Therein lies a bit of a conundrum. It’s difficult to imagine most investment opportunities as something available to the poorest of Haitians. For example, Marriott hotels announced days before the Forum it would construct a $45 million hotel in Port-au-Prince, providing hundreds of jobs. Yet, given that this hotel is to be built in the country’s already overcrowded capital, it’s safe to bet that it will at least be within throwing distance if not smack in the middle of squalor, a tent city, or any other indication of low-income livelihoods. A casual observer would shake his or her head and come up with this (valid) question:

why spend $45 million on a hotel where most Haitians cant afford to stay and the money from which could eradicate any number of pre-existing problems in Haiti?

Indeed this is a poignant question, one fraught with a 2-dimensional perspective of Haiti and the complexities therein. The simple answer as to why Haiti needs a Marriot is because why wouldn’t it?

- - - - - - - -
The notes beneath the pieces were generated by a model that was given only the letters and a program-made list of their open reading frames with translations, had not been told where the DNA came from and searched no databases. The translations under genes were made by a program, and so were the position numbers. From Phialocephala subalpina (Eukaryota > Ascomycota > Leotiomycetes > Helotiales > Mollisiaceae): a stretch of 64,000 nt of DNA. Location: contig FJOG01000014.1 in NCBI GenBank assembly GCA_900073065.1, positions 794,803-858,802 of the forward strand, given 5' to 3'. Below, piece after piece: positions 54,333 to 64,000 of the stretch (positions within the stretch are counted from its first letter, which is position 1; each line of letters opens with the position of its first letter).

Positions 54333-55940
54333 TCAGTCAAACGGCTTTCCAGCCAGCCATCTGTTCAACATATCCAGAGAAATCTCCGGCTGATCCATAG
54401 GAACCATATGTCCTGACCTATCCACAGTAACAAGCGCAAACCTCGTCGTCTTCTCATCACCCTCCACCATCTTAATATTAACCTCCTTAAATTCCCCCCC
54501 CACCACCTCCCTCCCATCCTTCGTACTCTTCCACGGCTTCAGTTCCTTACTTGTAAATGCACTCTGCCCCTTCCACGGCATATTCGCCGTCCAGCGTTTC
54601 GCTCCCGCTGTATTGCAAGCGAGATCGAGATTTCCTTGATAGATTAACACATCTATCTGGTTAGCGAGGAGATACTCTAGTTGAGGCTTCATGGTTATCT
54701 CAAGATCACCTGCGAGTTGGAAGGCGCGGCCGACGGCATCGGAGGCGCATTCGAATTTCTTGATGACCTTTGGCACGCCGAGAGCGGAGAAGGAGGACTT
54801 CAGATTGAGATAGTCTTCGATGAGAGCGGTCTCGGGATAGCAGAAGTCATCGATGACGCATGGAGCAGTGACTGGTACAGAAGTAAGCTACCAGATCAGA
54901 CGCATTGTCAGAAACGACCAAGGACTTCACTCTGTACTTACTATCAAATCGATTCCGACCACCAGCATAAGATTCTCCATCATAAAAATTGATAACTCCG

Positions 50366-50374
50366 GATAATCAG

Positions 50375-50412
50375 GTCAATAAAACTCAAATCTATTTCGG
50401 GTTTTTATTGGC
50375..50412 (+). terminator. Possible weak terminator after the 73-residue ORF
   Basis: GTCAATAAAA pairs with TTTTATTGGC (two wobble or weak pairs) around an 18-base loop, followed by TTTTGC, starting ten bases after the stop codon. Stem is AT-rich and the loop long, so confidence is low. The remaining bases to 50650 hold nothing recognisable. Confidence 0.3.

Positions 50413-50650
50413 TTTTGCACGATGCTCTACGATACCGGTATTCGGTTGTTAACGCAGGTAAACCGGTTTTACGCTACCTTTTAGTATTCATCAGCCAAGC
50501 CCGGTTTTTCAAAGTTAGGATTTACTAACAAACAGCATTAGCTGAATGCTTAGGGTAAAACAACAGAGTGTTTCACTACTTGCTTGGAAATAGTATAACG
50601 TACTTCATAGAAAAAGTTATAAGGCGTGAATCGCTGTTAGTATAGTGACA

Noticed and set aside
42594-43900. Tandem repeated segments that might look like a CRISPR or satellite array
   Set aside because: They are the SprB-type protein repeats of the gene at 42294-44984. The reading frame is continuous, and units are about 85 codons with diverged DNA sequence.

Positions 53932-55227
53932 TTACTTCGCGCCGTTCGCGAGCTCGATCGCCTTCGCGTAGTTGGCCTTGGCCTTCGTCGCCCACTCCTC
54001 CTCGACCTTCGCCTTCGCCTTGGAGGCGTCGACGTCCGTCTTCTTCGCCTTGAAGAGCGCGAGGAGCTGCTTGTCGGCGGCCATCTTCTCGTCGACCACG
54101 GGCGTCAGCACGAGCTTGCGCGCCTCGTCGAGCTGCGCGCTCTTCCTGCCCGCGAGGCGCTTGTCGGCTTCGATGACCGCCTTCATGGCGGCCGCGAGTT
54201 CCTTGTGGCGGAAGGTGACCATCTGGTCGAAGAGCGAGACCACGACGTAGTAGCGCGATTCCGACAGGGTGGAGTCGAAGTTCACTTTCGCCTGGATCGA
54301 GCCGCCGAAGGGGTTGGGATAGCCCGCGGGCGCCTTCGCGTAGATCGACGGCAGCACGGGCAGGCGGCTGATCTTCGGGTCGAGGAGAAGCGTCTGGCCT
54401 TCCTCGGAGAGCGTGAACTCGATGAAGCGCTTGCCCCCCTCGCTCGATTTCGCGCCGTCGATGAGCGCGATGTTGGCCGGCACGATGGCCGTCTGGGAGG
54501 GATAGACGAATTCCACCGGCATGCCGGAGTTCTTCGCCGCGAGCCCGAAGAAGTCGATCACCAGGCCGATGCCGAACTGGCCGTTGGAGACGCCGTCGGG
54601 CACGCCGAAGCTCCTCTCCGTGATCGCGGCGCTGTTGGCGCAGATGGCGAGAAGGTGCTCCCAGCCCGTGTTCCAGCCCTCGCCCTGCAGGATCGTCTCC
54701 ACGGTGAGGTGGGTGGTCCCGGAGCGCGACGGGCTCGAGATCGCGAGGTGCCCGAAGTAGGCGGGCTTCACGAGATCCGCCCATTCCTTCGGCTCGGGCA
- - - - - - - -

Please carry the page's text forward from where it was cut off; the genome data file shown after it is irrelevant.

Often times we forget Haiti is smack in the middle of the Caribbean, giving it the same resources and benefits as any other island: tropical weather, exotic food, relaxing beaches, and unlimited coconuts and sugar cane available everywhere you go. The fact is, Haiti can be and used to be a popular tourist destination. Long before the Dominican Republic’s Punta Cana became one of the Caribbean’s top vacation destinations, tourists flocked to Haiti by the hundreds.

The other problem with this question (fictitious though it is in execution, yet real in the ideologies of many) is that it presumes that Haitians are poor by and large. While visible poverty in the country cannot be ignored, Haitians are also as rich and extravagant as any other nationality you may come across. In my time in Haiti I’ve seen the country’s wealthiest host a yacht party with a barge decked out as a VIP lounge, I’ve seen a resort off the mainland accessible only by speedboat, and i’ve seen art for sale that tops most people’s salaries. Perhaps more tellingly, I’ve seen how widespread the middle class is. Organic sharp cheddar cheese sells just as well in Port-au-Prince as it does in northwest Washington, D.C. So, indeed I imagine there are a good number of Haitians who wouldn’t mind staying at a Marriott to get away from the hustle and bustle of the day.